Given the high-ticket items a person can buy at Costco—$3,000 TVs, laptops, engagement rings—I always assumed the receipt-checkers stationed near the exits were tasked mainly with preventing theft. But at my local Costco, these employees give my cart a cursory glance, at best. There’s no checking under boxes or peeking inside cardboard carriers—so how hard could they really be checking for pilfered jewelry or hidden rotisserie chickens? Turns out, that’s not their primary job.
The Cheat Sheet points out that former Costco employees say the receipt-checkers are actually there to spot cashier errors, not shoplifting. This Quora answer from a former staffer explains it in more detail, stating that in their 12 years of working there, the receipt-checkers spotted theft zero times, but caught cashier errors several times per day. Shoplifting, this person writes, is caught before people ever reach the door: “Sometimes they’ll try to hide some DVDs under the big toilet paper package, as the cashier is supposed to clear the cart at the register, this strategy of theft fails before getting to the door.”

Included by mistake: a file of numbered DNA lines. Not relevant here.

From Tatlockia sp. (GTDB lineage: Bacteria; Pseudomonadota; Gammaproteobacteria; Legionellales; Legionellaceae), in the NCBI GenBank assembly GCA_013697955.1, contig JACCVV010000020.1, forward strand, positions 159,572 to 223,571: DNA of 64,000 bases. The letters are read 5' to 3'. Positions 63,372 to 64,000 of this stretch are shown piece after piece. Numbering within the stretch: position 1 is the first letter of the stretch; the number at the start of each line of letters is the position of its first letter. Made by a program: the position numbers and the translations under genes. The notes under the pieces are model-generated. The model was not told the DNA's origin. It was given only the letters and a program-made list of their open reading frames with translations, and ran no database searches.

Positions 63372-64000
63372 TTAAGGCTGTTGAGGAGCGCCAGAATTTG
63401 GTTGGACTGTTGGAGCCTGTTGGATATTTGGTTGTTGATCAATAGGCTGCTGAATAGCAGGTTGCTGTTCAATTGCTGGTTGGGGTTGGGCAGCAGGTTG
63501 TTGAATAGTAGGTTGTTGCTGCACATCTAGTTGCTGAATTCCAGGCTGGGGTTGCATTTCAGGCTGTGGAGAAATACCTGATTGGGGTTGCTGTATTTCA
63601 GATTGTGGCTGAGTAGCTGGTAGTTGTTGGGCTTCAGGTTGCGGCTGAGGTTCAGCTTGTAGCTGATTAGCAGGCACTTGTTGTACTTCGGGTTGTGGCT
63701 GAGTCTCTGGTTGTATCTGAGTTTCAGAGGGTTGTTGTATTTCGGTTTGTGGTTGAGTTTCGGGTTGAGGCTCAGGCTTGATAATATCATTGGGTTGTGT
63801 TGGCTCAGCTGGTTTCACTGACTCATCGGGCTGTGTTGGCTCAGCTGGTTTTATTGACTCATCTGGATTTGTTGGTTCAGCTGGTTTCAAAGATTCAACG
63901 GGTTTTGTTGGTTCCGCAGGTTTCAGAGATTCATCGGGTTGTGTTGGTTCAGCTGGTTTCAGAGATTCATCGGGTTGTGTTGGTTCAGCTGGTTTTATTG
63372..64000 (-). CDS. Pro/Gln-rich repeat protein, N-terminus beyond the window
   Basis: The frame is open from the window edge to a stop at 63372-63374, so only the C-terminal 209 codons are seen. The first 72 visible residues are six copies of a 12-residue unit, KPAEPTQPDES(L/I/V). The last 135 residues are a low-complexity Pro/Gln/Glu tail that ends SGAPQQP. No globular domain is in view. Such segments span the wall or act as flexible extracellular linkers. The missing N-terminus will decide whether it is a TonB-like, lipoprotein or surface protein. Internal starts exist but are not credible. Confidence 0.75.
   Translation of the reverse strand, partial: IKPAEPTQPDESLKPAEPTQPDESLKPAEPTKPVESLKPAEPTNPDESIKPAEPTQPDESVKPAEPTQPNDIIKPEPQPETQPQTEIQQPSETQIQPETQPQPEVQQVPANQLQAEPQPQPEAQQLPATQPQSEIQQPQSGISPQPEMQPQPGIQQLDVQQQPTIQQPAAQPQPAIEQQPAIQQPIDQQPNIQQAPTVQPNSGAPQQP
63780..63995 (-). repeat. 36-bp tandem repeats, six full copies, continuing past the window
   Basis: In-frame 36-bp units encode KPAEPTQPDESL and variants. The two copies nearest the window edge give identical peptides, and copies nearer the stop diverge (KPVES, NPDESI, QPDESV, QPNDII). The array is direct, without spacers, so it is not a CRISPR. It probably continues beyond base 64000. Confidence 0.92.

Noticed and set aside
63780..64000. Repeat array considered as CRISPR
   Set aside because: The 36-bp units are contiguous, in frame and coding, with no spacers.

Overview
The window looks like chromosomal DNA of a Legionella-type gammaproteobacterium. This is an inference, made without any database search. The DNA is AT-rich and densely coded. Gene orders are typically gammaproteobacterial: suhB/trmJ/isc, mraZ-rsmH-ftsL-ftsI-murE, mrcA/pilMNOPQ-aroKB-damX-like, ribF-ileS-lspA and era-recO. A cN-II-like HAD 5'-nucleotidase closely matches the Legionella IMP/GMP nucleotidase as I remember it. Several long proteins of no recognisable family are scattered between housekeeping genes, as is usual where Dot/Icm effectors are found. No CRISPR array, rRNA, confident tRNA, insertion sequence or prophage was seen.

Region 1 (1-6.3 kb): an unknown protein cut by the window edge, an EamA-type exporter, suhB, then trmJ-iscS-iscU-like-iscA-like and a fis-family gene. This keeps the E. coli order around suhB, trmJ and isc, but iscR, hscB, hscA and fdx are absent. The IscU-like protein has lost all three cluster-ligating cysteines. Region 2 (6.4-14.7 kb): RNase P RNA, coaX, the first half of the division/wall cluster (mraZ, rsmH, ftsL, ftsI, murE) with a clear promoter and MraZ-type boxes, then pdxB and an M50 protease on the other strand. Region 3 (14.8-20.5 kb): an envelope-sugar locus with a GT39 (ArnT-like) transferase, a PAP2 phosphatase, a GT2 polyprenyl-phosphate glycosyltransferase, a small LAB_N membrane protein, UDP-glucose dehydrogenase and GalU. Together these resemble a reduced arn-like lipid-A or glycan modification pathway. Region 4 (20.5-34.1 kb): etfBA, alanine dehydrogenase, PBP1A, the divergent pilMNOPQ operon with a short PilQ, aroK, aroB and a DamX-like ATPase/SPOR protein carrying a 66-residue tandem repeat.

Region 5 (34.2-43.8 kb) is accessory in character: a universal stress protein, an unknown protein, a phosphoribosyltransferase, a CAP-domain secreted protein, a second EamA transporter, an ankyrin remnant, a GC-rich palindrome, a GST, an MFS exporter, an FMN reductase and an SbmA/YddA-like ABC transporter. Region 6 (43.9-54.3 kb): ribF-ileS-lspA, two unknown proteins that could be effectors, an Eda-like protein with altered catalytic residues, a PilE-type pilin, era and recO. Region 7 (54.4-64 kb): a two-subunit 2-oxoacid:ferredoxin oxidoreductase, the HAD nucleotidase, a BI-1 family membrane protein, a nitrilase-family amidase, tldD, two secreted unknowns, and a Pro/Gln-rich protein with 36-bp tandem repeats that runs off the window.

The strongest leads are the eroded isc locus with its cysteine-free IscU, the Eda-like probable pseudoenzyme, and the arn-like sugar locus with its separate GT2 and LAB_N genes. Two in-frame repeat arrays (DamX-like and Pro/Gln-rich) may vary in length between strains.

A Reddit thread on the same subject echoes the fact that theft at these big-box stores rarely happens at the exit. Writes one former employee: “Trust me, we’re not loss prevention, we have loss prevention in the store and that’s not us. We’re literally just trying to make sure our cashiers do the job right, and when we DO catch it, all the information gets stored. Who did it, what time, etc...and those cashiers get spoken to. This is not to benefit anyone but the member to improve the experience overall.”
That person also makes the very valid point that if you were trying to steal a TV or laptop or even a case of ramen, how would you wheel it past the cashier in the first place?
Consumerist has yet more testimony from a former Costco employee, who says the receipt-checkers weren’t even specifically instructed to watch for theft: “We weren’t trained to catch shoplifting, we were trained to make sure that people were not being overcharged. During the time I spent receipt checking I probably caught well over $1000 in overcharges.”
That explains why the exit-door employees at my Costco don’t go rummaging through my cart: They’re mainly checking to make sure I haven’t been charged multiple times for an item, which presumably would make me unhappy once I returned home and checked my receipt. If they deter someone from stealing roasted chicken in the process, well, that’s just a bonus.